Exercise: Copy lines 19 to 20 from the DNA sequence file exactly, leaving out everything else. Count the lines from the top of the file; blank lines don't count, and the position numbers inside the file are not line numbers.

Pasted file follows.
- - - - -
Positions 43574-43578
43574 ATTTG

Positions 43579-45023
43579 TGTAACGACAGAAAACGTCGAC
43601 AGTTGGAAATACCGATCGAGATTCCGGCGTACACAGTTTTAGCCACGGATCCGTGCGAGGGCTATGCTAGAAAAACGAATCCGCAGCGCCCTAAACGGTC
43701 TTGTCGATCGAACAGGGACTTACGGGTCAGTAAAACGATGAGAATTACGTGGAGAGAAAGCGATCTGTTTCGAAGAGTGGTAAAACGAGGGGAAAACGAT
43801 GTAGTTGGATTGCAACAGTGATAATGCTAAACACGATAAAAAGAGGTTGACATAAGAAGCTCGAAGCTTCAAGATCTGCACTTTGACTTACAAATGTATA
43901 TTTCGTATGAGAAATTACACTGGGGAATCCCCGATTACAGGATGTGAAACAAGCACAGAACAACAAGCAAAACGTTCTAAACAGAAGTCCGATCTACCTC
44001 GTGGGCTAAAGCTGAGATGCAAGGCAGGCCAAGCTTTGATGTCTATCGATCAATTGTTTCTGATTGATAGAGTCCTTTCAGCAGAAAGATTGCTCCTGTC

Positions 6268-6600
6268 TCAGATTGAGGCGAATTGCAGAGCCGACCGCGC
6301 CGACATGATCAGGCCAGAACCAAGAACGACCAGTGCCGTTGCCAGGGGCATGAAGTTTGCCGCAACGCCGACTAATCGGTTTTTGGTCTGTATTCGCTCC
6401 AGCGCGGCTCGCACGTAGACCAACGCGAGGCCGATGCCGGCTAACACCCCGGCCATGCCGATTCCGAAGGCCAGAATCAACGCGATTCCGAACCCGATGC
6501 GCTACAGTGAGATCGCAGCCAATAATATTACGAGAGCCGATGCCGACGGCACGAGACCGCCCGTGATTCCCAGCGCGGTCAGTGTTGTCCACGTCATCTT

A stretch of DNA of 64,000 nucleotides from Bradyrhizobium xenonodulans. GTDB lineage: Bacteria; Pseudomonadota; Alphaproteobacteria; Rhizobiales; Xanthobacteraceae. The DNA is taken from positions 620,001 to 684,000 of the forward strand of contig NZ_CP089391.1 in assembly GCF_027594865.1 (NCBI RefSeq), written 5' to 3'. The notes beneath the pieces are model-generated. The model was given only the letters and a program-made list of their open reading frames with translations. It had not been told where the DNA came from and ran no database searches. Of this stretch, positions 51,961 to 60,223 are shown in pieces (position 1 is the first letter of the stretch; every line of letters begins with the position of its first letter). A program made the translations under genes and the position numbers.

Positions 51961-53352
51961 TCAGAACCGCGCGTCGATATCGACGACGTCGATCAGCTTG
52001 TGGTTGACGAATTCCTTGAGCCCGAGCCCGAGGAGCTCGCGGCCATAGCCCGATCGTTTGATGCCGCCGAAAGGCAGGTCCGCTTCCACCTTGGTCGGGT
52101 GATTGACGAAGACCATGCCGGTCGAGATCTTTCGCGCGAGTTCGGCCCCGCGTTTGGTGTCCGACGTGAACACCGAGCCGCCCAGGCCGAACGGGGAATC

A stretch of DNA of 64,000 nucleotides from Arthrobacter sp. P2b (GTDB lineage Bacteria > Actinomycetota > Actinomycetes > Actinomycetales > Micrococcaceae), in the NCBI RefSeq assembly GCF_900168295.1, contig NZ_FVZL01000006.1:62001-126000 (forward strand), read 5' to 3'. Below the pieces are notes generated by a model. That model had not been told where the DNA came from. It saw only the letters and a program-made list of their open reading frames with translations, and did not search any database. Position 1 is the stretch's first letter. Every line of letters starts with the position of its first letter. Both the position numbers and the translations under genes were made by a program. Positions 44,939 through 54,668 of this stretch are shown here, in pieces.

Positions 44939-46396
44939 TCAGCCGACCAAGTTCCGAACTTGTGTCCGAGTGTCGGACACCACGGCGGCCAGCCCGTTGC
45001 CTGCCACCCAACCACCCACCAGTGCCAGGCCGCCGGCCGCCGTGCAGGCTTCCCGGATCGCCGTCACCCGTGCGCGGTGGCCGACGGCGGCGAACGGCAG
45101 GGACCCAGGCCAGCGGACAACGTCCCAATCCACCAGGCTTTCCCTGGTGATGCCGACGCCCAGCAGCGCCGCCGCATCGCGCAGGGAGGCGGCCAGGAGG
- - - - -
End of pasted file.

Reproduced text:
52101 GATTGACGAAGACCATGCCGGTCGAGATCTTTCGCGCGAGTTCGGCCCCGCGTTTGGTGTCCGACGTGAACACCGAGCCGCCCAGGCCGAACGGGGAATC

A stretch of DNA of 64,000 nucleotides from Arthrobacter sp. P2b (GTDB lineage Bacteria > Actinomycetota > Actinomycetes > Actinomycetales > Micrococcaceae), in the NCBI RefSeq assembly GCF_900168295.1, contig NZ_FVZL01000006.1:62001-126000 (forward strand), read 5' to 3'. Below the pieces are notes generated by a model. That model had not been told where the DNA came from. It saw only the letters and a program-made list of their open reading frames with translations, and did not search any database. Position 1 is the stretch's first letter. Every line of letters starts with the position of its first letter. Both the position numbers and the translations under genes were made by a program. Positions 44,939 through 54,668 of this stretch are shown here, in pieces.